Tegan’s Tip – Never let a seventeen year work colleague serve you ten wines in an hour at a Christmas party. On a Monday night. In February.

I need these glasses in my life

The mint julep is predominantly famous for being the signature cocktail of the Kentucky Derby. The popularity of the drink at the racetrack began in 1938 when it became the official cocktail of the Derby. Back in those days, the drink set the fans back a cool 75c. Today, a mint julep in a collectors glass starts at $1000.

Seventy five of these commemorative glasses were made earlier this year to mark the 75th anniversary of the Derby. Sixty Five were made from pewter and were hand engraved with a racing scene. They also came with a sterling silver drinking straw. You think that sounds impressive? Oh no, those were only the thousand dollar plebeian glasses that had been fashioned for the peasants.

Ten of the glasses were made entirely from sterling silver, plated in 24 karat gold and featured a diamond horseshoe with 43 diamonds totaling approximately one carat. Furthermore, a jeweler selected and set each diamond by hand.

Just, damn.

The origin of the Julep goes back much further than the Derby though. In fact, it doesn’t even begin in the USA. Centuries ago, there was an Arabic drink called julab,  which was made with water and rose petals. The beverage had a delicate and refreshing scent that people thought would instantly enhance their quality of life. When the julab was introduced to the Mediterranean region, the native population replaced the rose petals with mint, a plant indigenous to the area.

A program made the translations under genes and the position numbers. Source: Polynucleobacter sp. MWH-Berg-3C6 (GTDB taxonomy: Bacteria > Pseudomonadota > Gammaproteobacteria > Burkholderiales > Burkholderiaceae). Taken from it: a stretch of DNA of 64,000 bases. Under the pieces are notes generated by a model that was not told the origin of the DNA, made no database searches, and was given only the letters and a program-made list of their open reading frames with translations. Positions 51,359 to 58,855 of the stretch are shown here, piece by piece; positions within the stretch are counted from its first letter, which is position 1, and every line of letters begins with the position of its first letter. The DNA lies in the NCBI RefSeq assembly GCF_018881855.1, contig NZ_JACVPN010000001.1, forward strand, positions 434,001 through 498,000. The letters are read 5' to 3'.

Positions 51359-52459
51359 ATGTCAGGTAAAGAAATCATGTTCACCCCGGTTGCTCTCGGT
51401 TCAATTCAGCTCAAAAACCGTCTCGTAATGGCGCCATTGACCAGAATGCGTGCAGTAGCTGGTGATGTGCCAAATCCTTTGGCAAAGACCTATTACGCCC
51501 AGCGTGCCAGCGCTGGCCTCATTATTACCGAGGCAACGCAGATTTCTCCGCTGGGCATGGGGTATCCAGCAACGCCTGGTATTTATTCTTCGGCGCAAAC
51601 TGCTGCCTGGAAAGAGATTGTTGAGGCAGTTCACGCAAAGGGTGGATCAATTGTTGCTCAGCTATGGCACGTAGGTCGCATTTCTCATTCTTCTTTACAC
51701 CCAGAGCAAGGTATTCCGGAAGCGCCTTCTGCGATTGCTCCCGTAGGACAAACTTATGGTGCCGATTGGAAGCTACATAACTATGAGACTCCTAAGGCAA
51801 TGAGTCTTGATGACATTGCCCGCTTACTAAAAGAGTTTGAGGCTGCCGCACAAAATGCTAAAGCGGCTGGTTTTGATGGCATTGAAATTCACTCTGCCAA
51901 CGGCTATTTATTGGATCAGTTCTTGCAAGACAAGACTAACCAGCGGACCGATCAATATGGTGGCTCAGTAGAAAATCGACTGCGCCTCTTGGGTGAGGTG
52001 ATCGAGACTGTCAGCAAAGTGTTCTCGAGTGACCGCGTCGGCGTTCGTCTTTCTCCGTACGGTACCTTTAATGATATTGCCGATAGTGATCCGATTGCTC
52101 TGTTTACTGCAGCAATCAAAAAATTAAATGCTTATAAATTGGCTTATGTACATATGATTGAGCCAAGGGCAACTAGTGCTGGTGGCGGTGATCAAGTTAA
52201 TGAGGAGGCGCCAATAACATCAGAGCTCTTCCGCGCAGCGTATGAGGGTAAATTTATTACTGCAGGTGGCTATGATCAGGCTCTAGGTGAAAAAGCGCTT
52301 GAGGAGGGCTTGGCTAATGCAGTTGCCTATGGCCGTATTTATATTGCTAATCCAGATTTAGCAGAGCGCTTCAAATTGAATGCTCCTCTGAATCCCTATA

The mint julep, as it was now called, grew in popularity throughout Europe, particularly in agriculture regions. This also happened when it was introduced to the USA. Americans also enjoyed juleps made with genever, an aged gin, during the nineteenth century. However bourbon-based juleps have decisively eclipsed gin-based ones in recent years.

The julep was originally a morning drink – a spirited equivalent to coffee. Apparently,  one sip enabled farmers and workmen alike to face the day. I must say that I adore how many of cocktails have been used for medicinal purposes or as an excuse to drink in the morning. It would be great to walk into work and buy a $4 cocktail off my coffee guy. “Hmm one Julep and a croissant thanks, Emilio. No, I’ll definitely go the large. It’s feeling like a double shot day.”

With that steady slide into alcoholism, let’s get to the recipe!